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Literature / Hero

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Hero is a 2007 novel by Perry Moore. It deals with Thom Creed, the son of retired-in-disgrace hero Major Might.

Major Might, also known as Hal Creed, has two strong beliefs. One is that homosexuality will directly lead to the collapse of society as we know it. The other is his grudge against superpowered heroes. Guess what two attributes define Thom?

The novel won awards.

Perry Moore and Stan Lee were in the process of making it into a TV movie pilot on Starz, but it fell into Development Hell. Some sequels were also planned, until Perry Moore's death got in the way.

Not to be confused with the Jet Li movie, Hero (2002), or the Hero Series of books.



  • 11th-Hour Superpower: Thom conveniently develops Flying Brick powers as a consequence of absorbing pain while healing people.
  • Ambiguously Brown: Golden Boy. This is actually a point of contention for him, since he grew up a ward of the state and nobody wanted to adopt him because they couldn't figure out his race.
  • Anachronistic Orphanage: Golden Boy and Major Might both grew up in an orphanage, except that the US abolished the orphanage system in the 1950s in favor of foster care and group homes.
  • Assimilation Plot: Justice's plans involve Brainwashing all of the heroes with their membership rings; those he killed Knew Too Much.
  • The Atoner: Ruth became a superhero to make up for her life of crime.
  • Babies Ever After: Not explicit, but Scarlett does miss a period at the end of the book.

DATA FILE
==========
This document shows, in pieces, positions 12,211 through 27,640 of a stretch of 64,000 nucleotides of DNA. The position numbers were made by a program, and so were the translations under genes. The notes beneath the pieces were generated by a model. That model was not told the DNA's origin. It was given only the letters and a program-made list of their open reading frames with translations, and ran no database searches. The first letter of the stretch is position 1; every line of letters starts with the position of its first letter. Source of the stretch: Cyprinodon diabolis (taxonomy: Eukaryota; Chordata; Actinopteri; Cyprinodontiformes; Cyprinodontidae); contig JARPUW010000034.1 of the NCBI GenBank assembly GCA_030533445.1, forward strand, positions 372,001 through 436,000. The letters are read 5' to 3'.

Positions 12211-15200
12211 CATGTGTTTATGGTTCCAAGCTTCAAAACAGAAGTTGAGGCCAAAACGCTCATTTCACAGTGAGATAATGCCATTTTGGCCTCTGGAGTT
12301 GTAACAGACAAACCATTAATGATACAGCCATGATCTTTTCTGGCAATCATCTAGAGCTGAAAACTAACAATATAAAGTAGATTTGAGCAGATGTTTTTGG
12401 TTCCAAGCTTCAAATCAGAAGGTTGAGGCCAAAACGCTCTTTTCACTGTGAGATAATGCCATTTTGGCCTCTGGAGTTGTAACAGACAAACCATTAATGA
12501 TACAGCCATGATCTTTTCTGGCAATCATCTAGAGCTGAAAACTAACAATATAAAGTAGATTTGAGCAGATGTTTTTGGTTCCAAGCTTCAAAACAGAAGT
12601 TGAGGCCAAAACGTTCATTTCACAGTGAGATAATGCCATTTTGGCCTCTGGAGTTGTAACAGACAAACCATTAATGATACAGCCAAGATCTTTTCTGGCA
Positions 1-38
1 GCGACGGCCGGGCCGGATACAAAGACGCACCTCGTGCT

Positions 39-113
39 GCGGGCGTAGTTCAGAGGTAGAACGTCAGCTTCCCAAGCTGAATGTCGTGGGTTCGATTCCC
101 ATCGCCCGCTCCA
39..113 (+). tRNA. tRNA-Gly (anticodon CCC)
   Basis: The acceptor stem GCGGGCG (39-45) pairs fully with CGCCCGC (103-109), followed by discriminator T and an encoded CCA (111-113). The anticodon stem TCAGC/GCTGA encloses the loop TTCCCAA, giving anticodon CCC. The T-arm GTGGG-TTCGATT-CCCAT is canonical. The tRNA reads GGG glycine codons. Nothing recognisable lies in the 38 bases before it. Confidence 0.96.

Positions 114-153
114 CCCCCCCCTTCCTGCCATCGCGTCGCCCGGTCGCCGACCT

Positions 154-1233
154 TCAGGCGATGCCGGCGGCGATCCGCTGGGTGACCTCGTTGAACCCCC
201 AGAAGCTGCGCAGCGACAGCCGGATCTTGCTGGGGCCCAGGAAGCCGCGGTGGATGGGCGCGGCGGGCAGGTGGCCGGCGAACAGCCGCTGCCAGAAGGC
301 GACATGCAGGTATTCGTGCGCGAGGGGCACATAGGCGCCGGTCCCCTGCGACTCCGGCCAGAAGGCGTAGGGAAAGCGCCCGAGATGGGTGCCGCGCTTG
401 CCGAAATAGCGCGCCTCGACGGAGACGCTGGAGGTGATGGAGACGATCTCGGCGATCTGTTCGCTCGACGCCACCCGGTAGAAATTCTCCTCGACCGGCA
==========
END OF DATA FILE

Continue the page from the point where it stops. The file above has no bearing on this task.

• Badass Normal: Major Might and the Man In Black.
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  • Bara Genre: Thom likes this. Specifically hairy chests.
  • Bring My Brown Pants;
    • Thom wets himself while having a fit playing basketball near the beginning.
    • One of the burglars that breaks into Thom's house, pisses himself when he realises he's in the house of a retired superhero.
  • Captain Ersatz: Justice couldn't be more a Superman clone if his name were Clark Kent, Not counting the evil, obviously but with a few elements of the Martian Manhunter (phasing through matter, psychic powers). However, retired hero Captain Victory plays the Clark Kenting aspect of the Superman mythos completely straight. Thom's dad even lampshades it.
    Hal Creed:"Can you believe that? All that stood between him and every Dr. Ice, Mr. Metal, or Nazi Ned figuring out his real identity was a pair of eyeglasses."
    • The Man In Black/Dark Hero - Batman
    • Warrior Woman - Wonder Woman
    • The Spectrum - Green Lantern
    • Silver Bullet - The Flash